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Link between NSA and Regin cyberespionage malware becomes clearer

Lucian Constantin | Jan. 28, 2015
Security researchers found a strong connection between Regin and a keylogger used by the Five Eyes intelligence alliance.

Der Spiegel reported in September 2013, based on documents leaked by Snowden, that GCHQ was responsible for the attack on Belgacom as part of a secret operation code-named Operation Socialist.

Ronald Prins, co-founder of Fox-IT, a Dutch security company hired to investigate the attack against Belgacom, told The Intercept in November that he was convinced Regin was used by British and American intelligence services. The Intercept also reported, citing unnamed sources, that the malware was used in attacks against the European Parliament.

An NSA spokeswoman said at the time that the agency would not comment on The Intercept's "speculation."

The existence of Regin was first disclosed in November, when both Kaspersky Lab and Symantec published extensive research papers on it. However, antivirus companies knew about the malware for at least a year prior to that and forensic evidence suggests that the threat may have been active as far back as 2006.

Security researchers believe that Regin is comparable in sophistication to Stuxnet, the computer worm reportedly created by the U.S. and Israel that was used to sabotage Iran's nuclear efforts by destroying uranium enrichment centrifuges.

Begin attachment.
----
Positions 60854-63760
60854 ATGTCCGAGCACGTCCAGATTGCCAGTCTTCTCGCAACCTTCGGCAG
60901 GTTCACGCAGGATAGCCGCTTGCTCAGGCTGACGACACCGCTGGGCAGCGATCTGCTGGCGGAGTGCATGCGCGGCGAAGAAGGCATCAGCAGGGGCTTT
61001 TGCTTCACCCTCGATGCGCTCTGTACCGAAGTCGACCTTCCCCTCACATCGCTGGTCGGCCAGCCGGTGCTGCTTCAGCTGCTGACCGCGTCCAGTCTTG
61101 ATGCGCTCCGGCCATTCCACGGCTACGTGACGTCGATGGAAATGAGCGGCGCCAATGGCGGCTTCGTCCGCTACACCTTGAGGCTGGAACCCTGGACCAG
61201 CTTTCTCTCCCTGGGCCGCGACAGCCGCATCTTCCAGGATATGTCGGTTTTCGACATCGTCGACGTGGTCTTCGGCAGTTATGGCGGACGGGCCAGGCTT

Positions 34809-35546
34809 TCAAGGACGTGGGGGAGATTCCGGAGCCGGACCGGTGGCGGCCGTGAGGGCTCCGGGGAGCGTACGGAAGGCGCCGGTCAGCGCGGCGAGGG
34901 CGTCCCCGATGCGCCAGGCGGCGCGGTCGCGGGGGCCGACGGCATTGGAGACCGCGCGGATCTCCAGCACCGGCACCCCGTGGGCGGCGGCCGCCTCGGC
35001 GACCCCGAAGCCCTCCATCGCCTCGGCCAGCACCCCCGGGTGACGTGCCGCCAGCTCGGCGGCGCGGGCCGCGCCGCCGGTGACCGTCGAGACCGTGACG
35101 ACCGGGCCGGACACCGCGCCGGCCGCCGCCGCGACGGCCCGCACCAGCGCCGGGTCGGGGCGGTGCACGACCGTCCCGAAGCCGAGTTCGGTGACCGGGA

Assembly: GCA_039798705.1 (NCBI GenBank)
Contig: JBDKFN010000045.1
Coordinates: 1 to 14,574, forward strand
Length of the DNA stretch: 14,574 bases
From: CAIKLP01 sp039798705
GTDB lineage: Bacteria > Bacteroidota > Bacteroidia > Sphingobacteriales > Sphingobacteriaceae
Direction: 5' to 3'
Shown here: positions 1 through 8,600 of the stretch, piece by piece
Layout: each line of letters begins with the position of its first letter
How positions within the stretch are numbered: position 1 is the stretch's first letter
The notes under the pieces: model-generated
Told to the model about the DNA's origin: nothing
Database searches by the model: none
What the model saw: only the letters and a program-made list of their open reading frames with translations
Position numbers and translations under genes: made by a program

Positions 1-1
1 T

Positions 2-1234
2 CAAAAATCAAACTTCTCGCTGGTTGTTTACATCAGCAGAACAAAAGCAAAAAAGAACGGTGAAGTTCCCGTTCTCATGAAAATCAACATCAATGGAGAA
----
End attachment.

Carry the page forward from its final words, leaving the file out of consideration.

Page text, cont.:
However, unlike Stuxnet, Regin was mostly used for espionage, not sabotage. Symantec found around 100 Regin victims in 10 countries, mostly in Russia and Saudi Arabia, but also in Mexico, Ireland, India, Afghanistan, Iran, Belgium, Austria and Pakistan. The main targets were telecom operators, government organizations, multi-national political bodies, financial institutions, research centers and individuals involved in advanced mathematical and cryptographical research, according to Kaspersky Lab.

No new infections with Regin have been found since mid-2014, said Costin Raiu, director of Kaspersky's global research and analysis team, via email Monday.

It's not clear whether the malware platform's authors are working to completely replace it because it has been exposed or are just making significant changes to it.

"We believe it would be very difficult to replace the whole Regin platform with something else," Raiu said. "Therefore, it is more likely it will be modified and improved instead of completely replaced."

 

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